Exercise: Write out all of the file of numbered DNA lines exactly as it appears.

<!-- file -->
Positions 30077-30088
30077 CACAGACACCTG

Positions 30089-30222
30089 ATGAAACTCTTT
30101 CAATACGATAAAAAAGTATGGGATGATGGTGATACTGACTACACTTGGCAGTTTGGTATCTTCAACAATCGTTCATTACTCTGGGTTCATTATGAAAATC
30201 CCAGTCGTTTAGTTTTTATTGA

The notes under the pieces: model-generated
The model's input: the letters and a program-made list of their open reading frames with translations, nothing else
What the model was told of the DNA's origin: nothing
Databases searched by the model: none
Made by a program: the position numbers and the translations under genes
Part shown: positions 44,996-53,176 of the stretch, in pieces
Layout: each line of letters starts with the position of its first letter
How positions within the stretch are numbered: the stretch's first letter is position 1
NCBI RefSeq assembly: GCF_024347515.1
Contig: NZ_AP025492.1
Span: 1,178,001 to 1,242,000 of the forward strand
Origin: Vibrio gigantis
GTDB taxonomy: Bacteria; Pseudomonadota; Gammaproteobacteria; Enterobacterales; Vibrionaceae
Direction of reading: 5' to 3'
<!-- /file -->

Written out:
Positions 30077-30088
30077 CACAGACACCTG

Positions 30089-30222
30089 ATGAAACTCTTT
30101 CAATACGATAAAAAAGTATGGGATGATGGTGATACTGACTACACTTGGCAGTTTGGTATCTTCAACAATCGTTCATTACTCTGGGTTCATTATGAAAATC
30201 CCAGTCGTTTAGTTTTTATTGA

The notes under the pieces: model-generated
The model's input: the letters and a program-made list of their open reading frames with translations, nothing else
What the model was told of the DNA's origin: nothing
Databases searched by the model: none
Made by a program: the position numbers and the translations under genes
Part shown: positions 44,996-53,176 of the stretch, in pieces
Layout: each line of letters starts with the position of its first letter
How positions within the stretch are numbered: the stretch's first letter is position 1
NCBI RefSeq assembly: GCF_024347515.1
Contig: NZ_AP025492.1
Span: 1,178,001 to 1,242,000 of the forward strand
Origin: Vibrio gigantis
GTDB taxonomy: Bacteria; Pseudomonadota; Gammaproteobacteria; Enterobacterales; Vibrionaceae
Direction of reading: 5' to 3'